by Max Brantley
Ellen Louise Fant was no fan of the Affordable Care Act.The article examines the Arkansas model of Obamacare and its opponents in some depth. But it gets quickly to the bottom line of the fiscal session that begins today:
“I don’t like to have anything shoved down my throat,” said Fant, 60, referring to the law’s requirement that most Americans carry health insurance.
Ellen Louise Fant, 60, of Alexander, Ark., signed up for Medicaid in January under the state’s private option
Then last fall, the former teacher’s aide got a letter from the state of Arkansas telling her that since she gets food stamps, she qualified for Medicaid, the health insurance program for the poor, which is being expanded under the health law to cover those who make less than 138 percent of the federal poverty level, or up to $15,900 for an individual.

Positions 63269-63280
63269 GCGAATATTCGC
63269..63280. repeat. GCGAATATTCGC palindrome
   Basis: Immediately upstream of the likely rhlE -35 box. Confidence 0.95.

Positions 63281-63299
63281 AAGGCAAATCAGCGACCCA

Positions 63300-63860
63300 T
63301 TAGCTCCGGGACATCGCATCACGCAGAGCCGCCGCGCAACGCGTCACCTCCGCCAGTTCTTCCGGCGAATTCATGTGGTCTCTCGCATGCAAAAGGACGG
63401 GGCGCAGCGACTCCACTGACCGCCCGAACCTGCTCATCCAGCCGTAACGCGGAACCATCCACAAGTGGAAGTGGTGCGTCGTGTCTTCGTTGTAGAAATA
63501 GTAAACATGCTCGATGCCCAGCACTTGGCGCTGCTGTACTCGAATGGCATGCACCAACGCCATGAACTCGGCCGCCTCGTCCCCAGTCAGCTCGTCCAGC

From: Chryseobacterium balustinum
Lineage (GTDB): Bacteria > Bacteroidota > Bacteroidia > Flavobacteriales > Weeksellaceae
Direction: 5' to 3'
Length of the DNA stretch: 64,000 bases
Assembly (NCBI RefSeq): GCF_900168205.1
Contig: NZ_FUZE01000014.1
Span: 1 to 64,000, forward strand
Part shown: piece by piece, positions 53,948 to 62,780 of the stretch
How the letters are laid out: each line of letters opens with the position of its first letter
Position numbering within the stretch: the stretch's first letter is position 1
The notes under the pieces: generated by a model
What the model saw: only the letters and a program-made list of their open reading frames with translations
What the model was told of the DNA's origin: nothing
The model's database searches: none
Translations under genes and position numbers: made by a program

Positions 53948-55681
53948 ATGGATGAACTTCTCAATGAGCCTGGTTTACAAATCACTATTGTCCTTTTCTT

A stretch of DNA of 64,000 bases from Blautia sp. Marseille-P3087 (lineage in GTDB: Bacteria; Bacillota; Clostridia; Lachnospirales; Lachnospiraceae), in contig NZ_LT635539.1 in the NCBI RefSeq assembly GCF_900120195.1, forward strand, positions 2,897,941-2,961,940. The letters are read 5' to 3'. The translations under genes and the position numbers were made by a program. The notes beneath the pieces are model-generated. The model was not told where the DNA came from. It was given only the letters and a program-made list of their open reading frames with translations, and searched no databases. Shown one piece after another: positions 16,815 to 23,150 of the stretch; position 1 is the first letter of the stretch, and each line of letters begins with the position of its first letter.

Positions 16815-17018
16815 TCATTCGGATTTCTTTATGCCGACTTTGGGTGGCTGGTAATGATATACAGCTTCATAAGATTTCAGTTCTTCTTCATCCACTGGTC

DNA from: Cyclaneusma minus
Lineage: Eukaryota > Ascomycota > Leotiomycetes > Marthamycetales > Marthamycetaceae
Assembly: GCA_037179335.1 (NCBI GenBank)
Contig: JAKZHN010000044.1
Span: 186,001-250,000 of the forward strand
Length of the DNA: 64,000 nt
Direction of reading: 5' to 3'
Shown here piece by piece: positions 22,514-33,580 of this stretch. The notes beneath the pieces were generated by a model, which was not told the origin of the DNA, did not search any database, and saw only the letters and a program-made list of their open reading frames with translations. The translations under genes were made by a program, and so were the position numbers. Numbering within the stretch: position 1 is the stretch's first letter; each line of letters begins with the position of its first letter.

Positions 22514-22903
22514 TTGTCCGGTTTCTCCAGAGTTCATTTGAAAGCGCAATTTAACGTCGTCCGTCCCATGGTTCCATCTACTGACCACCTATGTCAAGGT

She signed a form, got back an insurance card Jan. 10 and days later, underwent the knee replacement surgery that she had needed for years but couldn’t afford.
For Fant, the private option model means “peace of mind” because she can get the same care as those with higher incomes.
“While I personally do not like Obama … I say, ‘thank you for doing this for me,’” she said, showing her insurance card from Blue Cross and Blue Shield of Arkansas.
When told the legislature could end her newfound coverage July 1, her jaw dropped. “That would be very upsetting,” she said. “At least I had my knee done.”